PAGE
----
Deciding which fish to keep with the convict cichlid is more or less a case of "try and see". Convict cichlids can be placed in a tank with much larger, aggressive cichlids and be harassed. However, once the convict cichlid finds a place in the tank to call its own, look out! The convict cichlid may very well then turn on the fish that had previously harassed it and end up ruling the entire tank! Suggested tank mates for the convict cichlid can include nearly any other cichlid, regardless of its size and aggression level. Other suggested tank mates can include black sharks, rainbow sharks, red tail sharks, gouramis, tiger barbs, pacus and plecos. Slow moving fish should be avoided, since the convict cichlid seems to target these fish first. Be aware that even if you follow the above guideline for choosing tank mates for the convict cichlid, whether or not the convict cichlid gets along with the other fish boils down to one thing: the convict cichlid's mood! This homicidal maniac is so aggressive that it will often attack your hand while you are cleaning its tank!
While the convict cichlid is usually aggressive at all times, these fish actually become more aggressive when they are ready to breed. If you have never had the experience of raising your own fish from fry, the convict cichlid is the ideal fish for you. Choosing a compatible pair of convict cichlids shouldn't be too hard. The male of the species tends to be larger than the female. The male convict cichlid will also have longer, pointed dorsal and anal fins, while the female's fins are more rounded. The female will also have a scattering of orange scales on the lower part of the body. Perhaps the biggest indicator of the convict cichlid's sex is the forehead of the mature male. Once the male convict cichlid reaches adulthood, the fish will develop a fatty lump on its forehead.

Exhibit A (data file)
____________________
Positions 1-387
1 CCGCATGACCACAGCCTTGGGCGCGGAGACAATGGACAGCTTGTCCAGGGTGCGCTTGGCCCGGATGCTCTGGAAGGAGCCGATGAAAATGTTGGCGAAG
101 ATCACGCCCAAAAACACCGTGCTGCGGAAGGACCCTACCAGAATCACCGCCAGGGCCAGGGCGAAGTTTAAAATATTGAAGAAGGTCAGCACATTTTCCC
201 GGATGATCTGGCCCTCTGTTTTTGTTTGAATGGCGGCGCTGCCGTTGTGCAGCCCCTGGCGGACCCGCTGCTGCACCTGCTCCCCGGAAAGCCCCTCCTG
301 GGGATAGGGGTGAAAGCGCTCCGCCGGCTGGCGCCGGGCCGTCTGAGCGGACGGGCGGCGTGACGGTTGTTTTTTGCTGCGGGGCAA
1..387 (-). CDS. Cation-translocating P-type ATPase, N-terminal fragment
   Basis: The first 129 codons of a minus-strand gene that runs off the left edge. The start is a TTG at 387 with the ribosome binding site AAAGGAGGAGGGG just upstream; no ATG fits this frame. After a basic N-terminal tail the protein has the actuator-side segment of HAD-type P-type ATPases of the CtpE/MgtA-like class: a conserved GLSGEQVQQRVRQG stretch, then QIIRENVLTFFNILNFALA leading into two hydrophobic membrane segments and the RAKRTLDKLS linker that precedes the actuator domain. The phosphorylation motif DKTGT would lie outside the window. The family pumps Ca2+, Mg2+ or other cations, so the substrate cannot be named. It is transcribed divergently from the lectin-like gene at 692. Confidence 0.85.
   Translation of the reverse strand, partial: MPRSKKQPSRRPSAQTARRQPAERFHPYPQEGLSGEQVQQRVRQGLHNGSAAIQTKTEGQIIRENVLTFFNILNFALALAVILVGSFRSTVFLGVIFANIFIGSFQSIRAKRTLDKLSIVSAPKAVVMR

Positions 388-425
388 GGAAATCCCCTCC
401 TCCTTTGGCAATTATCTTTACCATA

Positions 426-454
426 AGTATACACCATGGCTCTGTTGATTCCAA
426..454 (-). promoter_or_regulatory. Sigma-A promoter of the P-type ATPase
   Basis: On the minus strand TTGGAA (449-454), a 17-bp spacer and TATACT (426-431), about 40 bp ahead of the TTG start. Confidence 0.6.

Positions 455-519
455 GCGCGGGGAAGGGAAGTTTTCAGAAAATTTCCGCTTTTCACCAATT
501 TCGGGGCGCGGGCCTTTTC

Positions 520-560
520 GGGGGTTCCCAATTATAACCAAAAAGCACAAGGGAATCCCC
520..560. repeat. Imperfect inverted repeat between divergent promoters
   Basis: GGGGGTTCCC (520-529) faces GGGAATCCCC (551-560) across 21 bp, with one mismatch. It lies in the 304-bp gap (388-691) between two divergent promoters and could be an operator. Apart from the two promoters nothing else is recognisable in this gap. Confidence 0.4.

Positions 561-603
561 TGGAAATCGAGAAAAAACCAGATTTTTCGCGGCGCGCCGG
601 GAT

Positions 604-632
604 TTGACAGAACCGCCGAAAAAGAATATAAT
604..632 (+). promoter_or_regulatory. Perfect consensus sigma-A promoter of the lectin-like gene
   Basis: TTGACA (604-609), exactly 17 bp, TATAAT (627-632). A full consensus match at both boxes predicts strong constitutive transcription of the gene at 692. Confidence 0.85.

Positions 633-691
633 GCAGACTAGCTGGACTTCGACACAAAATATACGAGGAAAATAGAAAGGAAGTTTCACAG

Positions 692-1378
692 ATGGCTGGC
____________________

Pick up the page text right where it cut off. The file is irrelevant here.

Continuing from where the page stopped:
Choosing a male and female convict cichlid won't guarantee a successful pairing. Sometimes if the female or male is smaller or weaker than the larger convict cichlid, the larger fish will then attack the inferior fish! This is a problem I have had twice. I had selected a pair of convict cichlids on two different occasions, and the females were smaller and apparently weaker than the males. In both instances, after I placed the convict cichlids into their tank, the males proceeded to batter the females to the point where the females were seriously injured, and later died! For this reason, it is suggested that you buy a pair of convict cichlids when they are young and compatible in size.
Often the first indication that a pair of convict cichlids are ready to breed will be when the fish take over control of at least half of their aquarium. In most instances, the other fish in the tank will be found congregating, if not cowering, on the other side of the tank! Notorious diggers, the convict cichlids will dig a pit right outside of their cave, rock or other established territory. The female will lay her eggs in the cave or on a flat rock. In 3 or 4 days, the fry will hatch and the female will move them into the pit. After 2 or 3 days, the fry will then become free swimmers. While the female looks after the fry, the male will stay nearby and continue to keep other fish away. The parents will defend the fry and try to keep them in one place for 10 to 14 days. At that time, the parents may be ready to spawn again and will chase the fry away from their spawning site! It's nearly impossible to keep well paired male and female convict cichlids from breeding! In fact, many reports suggest the pair will breed as often as every two weeks! So if you are wanting to raise fish from fry, be careful what you ask for! At this rate you may get well more than you ever asked for!